ISSN: 1835517X
    E-ISSN: 1835517X
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  • 6
    Language: English
    In: Journal of Teacher Education for Sustainability, 2015, Vol.17(1), pp.35-47
    Description: This study investigated stress levels of pre-service teachers (PSTs) across three categories of teaching context: early childhood, primary and secondary. This paper focused on exploring the stressors in the completion of tasks in teaching practicum in the three categories of teaching context and an awareness of and access to support systems. The Perceived Stress Scale (PSS) and an online questionnaire were used to measure the nature and level of stress. Significant results were found in relation to the school climate and the stress levels of PSTs across the three different teaching contexts. These findings have implications in terms of understanding different PSTs' stress levels across the three teaching contexts and ways they could be supported to reduce their stress level and achieve better study outcomes.
    Subject(s): Early Childhood Education ; Preservice Teachers ; Practicums ; Student Teachers ; Elementary Secondary Education ; Stress Variables ; Questionnaires ; Online Courses ; Educational Environment ; Qualitative Research ; Statistical Analysis ; Task Analysis ; Student Characteristics ; School Support ; Foreign Countries ; Australia ; Early Childhood Education ; Higher Education ; Postsecondary Education ; Elementary Secondary Education ; Australia
    ISSN: 1691-4147
    E-ISSN: 16915534
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  • 7
    Article
    Article
    2016
    ISSN: Australian Journal of Teacher Education  ISSN: 03135373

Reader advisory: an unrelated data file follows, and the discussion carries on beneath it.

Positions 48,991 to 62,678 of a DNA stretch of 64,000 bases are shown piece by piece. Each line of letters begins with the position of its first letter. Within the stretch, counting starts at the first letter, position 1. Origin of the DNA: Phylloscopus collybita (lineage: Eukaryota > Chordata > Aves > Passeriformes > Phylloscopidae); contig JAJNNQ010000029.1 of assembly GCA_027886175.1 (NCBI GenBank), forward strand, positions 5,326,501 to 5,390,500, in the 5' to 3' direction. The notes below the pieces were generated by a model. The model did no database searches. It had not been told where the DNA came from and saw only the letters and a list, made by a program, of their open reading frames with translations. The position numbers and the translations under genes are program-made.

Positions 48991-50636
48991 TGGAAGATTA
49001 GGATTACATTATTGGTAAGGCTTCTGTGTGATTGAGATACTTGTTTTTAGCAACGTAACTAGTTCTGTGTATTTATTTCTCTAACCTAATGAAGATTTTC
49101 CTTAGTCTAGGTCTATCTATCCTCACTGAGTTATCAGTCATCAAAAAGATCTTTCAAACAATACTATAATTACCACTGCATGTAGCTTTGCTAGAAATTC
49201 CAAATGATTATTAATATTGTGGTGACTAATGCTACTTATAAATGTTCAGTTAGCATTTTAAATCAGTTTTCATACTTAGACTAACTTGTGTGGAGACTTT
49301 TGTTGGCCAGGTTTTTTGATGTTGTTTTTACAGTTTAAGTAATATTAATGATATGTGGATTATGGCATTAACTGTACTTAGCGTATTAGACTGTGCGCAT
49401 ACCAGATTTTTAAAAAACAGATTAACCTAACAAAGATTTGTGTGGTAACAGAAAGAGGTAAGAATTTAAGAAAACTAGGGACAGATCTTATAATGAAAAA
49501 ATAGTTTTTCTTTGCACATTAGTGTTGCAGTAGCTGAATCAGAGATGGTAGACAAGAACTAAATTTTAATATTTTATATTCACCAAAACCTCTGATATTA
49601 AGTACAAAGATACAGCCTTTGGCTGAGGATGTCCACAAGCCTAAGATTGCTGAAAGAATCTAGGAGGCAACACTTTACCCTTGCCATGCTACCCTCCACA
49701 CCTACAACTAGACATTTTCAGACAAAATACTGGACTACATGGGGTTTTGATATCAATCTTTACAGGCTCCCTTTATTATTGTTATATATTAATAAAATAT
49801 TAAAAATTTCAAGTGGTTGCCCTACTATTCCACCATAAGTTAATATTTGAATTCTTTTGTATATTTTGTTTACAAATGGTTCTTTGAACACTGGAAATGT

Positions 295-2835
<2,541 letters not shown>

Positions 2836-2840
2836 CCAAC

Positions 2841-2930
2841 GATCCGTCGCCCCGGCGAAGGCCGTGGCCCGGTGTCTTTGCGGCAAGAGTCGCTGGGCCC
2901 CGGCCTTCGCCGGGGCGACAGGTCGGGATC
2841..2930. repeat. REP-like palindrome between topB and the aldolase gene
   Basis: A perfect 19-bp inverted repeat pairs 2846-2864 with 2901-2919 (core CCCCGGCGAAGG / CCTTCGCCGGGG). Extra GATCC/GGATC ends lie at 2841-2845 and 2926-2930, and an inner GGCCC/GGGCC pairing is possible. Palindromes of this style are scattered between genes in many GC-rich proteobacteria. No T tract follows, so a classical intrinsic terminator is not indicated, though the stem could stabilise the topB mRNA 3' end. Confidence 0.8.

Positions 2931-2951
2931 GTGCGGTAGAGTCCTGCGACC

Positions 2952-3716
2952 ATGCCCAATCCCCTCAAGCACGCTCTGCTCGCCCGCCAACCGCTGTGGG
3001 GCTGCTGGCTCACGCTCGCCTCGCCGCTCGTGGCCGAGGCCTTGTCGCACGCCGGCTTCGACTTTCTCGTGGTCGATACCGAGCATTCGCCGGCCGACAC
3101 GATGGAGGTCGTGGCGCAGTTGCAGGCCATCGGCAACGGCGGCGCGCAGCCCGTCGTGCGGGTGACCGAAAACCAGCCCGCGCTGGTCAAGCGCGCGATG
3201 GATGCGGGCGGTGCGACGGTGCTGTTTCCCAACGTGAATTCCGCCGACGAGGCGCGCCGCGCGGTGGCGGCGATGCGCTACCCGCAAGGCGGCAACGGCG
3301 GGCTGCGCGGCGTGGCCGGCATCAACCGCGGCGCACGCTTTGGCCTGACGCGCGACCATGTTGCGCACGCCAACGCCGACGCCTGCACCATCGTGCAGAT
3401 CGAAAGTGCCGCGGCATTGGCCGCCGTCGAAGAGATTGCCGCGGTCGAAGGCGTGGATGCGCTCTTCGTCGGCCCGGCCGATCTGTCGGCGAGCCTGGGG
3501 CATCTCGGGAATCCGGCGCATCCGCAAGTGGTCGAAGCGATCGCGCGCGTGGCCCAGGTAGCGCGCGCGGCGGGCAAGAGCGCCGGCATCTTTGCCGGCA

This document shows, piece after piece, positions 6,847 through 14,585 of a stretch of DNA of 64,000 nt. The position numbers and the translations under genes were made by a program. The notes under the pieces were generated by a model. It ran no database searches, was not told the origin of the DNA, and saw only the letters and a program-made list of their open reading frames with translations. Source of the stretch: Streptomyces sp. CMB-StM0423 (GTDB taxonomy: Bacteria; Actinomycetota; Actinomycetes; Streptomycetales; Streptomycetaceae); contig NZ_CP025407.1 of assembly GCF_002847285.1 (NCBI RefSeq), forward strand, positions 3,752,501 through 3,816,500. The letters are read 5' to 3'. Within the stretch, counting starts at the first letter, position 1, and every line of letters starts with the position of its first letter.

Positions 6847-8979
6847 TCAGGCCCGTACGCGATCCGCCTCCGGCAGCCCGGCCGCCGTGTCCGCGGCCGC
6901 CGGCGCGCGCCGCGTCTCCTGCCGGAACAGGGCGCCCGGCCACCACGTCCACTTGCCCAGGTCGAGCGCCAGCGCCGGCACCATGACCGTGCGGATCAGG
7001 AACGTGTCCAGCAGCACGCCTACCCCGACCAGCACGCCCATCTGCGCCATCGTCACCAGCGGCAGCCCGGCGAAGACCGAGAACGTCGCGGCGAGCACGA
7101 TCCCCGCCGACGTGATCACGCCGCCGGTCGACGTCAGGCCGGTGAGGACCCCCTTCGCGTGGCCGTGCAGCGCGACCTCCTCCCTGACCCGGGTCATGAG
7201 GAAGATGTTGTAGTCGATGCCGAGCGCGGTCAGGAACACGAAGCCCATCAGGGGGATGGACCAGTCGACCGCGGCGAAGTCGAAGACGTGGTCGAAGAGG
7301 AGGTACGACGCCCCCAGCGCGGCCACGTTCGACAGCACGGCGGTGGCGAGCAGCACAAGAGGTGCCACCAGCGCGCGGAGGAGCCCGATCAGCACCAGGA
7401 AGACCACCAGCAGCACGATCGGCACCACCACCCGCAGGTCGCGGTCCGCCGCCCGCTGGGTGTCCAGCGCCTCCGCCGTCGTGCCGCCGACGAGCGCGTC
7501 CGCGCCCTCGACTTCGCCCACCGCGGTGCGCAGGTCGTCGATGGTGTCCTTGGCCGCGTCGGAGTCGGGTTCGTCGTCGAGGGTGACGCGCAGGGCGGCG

In: Australian Journal of Teacher Education, 09/2016, pp.100-116
    Description: In comparison to undergraduate pre-service teachers (PSTs), graduate PSTs have previously completed a three-year bachelor degree and are enrolled in initial teacher education (ITE) programs to become a teacher. Following a review of literature on teachers' sense of stress, reflection and identity development, this study compared the stress levels and concerns of graduate PSTs with those of undergraduate PSTs. One hundred and fifty-one graduate and one hundred and fifty-nine undergraduate PSTs participated in this study. The graduate PSTs had significantly higher stress levels than undergraduate PSTs (p 〈 0.01). Contributing stressors from both groups' own demographic background and teaching practicum perspectives were investigated and compared. These findings provide an empirical basis from which to develop appropriate strategies to support both groups of PSTs to manage their stress, develop their identity and personal beliefs and increase their retention in teacher education programs.
    Subject(s): Comparative Analysis; Stress Variables; Graduate Students; Undergraduate Students; Student Attitudes; Academic Persistence; School Holding Power; Teacher Education Programs; Professional Identity; Self Concept; Practicums; Reflection; Questionnaires; Time Management; Preservice Teachers; Statistical Analysis; Foreign Countries; Qualitative Research;
    ISSN: Australian Journal of Teacher Education
    ISSN: 03135373
    E-ISSN: 1835517X
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  • 8
    Language: English
    In: Australian Journal of Teacher Education, Sep 2016, Vol.41(9), pp.100-116
    Description: In comparison to undergraduate pre-service teachers (PSTs), graduate PSTs have previously completed a three-year bachelor degree and are enrolled in initial teacher education (ITE) programs to become a teacher. Following a review of literature on teachers' sense of stress, reflection and identity development, this study compared the stress levels and concerns of graduate PSTs with those of undergraduate PSTs. One hundred and fifty-one graduate and one hundred and fifty-nine undergraduate PSTs participated in this study. The graduate PSTs had significantly higher stress levels than undergraduate PSTs (p 〈 0.01). Contributing stressors from both groups' own demographic background and teaching practicum perspectives were investigated and compared. These findings provide an empirical basis from which to develop appropriate strategies to support both groups of PSTs to manage their stress, develop their identity and personal beliefs and increase their retention in teacher education programs.